Primal Scream - Beautiful Future
When your once heroes start churning out records that are poor shadows of previous work, it might be customary to enter a state of denial. But let's face it: Primal Scream's last essential LP was 2000's XTRMNTR, Evil Heat was merely good and, barring a couple of tracks, Riot City Blues was pretty awful.
Beautiful Future, while not containing anything as ridiculously brilliant as Dolls, is a slight improvement on their previous record. A recycling of the scattershot approach of Evil Heat, but without that album's harsh edge, it does sound like a band unsure of where their strengths lie - and only occasionally stumbling across them.
Yet forgetting the truly dire gospel rock dirge of Zombie Man (surely the equivalent of them sticking their tongues out at those who've slagged off their more Stones-y songs, only to dribble all down their frilly shirts), there's nothing here that's terrible exactly and a number of decent potential singles. And wouldn't we rather hear the likes of Beautiful Future or the summery pop of Uptown on the radio over anything by The Kooks or The Pigeon Detectives?
The main problem is the bulk of this material sounds like its been through the wash a few times. Beautiful Summer and I Love To Hurt (You Love To Be Hurt), for example, are basically rehashes of Deep Hit Of Morning Sun and their Some Velvet Morning cover from Evil Heat, with CSS's Lovefoxx taking the place of Kate Moss in duetting with Bobby on the latter. Can't Go Back has elsewhere been described variously as either Accelerator-lite or a Kaiser Chiefs knock-off. (I'll stick to thinking of it as Accelerator-lite, thanks.)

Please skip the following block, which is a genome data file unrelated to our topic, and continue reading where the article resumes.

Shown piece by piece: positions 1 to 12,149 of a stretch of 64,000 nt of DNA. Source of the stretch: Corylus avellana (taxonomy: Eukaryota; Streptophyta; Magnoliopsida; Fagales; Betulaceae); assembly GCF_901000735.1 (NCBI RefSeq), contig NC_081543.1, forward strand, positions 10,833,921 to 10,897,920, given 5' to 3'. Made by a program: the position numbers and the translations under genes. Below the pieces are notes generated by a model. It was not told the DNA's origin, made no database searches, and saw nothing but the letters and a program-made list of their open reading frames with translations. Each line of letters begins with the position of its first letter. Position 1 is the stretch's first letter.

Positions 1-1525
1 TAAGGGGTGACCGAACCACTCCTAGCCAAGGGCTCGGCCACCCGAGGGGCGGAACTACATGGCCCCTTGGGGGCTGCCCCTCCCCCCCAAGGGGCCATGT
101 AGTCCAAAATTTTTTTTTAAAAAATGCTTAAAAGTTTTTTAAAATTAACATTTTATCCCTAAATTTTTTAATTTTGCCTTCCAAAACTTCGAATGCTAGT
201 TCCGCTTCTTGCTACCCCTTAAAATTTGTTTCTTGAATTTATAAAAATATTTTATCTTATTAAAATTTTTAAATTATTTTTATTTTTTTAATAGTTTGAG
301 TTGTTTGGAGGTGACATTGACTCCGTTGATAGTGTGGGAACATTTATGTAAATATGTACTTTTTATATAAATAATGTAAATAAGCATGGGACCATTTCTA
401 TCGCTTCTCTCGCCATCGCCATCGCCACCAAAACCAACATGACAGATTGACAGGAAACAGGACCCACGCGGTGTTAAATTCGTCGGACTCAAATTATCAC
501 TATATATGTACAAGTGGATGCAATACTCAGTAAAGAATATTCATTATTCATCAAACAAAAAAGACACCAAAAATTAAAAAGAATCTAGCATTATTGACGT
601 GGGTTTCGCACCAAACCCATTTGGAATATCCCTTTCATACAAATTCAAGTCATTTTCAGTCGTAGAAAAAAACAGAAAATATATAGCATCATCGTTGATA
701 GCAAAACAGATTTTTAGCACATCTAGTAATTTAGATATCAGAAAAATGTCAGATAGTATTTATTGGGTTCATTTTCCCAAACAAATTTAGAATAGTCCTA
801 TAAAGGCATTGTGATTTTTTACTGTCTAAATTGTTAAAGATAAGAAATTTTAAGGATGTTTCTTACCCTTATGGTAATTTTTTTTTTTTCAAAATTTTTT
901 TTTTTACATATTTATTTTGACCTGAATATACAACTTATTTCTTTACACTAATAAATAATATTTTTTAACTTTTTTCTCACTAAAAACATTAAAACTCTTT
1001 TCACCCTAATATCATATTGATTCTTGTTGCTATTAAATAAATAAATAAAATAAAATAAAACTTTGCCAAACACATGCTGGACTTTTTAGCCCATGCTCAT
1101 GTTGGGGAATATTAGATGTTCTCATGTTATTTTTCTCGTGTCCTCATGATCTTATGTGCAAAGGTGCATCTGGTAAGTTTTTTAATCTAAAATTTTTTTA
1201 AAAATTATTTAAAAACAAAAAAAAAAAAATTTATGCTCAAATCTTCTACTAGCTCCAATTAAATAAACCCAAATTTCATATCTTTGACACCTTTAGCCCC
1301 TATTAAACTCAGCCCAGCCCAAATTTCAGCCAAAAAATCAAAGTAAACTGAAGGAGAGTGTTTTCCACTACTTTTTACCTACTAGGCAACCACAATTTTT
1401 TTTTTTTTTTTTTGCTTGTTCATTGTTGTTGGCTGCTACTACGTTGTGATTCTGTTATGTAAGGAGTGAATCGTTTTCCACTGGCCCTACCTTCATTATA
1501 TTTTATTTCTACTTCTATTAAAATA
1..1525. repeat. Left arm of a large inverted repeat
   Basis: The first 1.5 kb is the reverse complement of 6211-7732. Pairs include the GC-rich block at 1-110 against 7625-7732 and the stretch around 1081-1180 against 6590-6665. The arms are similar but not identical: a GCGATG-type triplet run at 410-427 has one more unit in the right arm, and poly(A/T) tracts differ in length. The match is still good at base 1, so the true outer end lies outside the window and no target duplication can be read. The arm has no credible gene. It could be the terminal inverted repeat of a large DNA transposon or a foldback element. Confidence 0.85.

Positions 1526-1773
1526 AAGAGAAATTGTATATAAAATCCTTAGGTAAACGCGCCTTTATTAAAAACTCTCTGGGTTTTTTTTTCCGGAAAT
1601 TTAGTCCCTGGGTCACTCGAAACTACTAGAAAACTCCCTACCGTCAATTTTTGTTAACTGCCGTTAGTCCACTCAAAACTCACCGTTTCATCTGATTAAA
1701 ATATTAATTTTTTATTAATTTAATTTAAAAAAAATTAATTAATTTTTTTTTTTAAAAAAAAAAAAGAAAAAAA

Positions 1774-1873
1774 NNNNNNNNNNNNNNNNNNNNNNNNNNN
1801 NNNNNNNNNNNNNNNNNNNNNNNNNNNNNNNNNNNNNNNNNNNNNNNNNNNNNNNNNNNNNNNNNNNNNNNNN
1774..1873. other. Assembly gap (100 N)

Were it by any new-ish indie rock band, one might consider Beautiful Future passable. But this is Primal Scream and unfortunately it seems they've run out of ideas. While they used to set the controls for the moon, this rocket barely reaches above the houses before ducking back down to Earth. There's none of the thrill that came packaged with Screamadelica, Vanishing Point or XTRMNTR; mind you, this is their ninth album. The Scream now sound - dare I say? - a bit tiresome rather than invigorating and challenging. Looking into my crystal ball, I see a beautiful future in radio friendly singles and appearances on Jonathan Ross.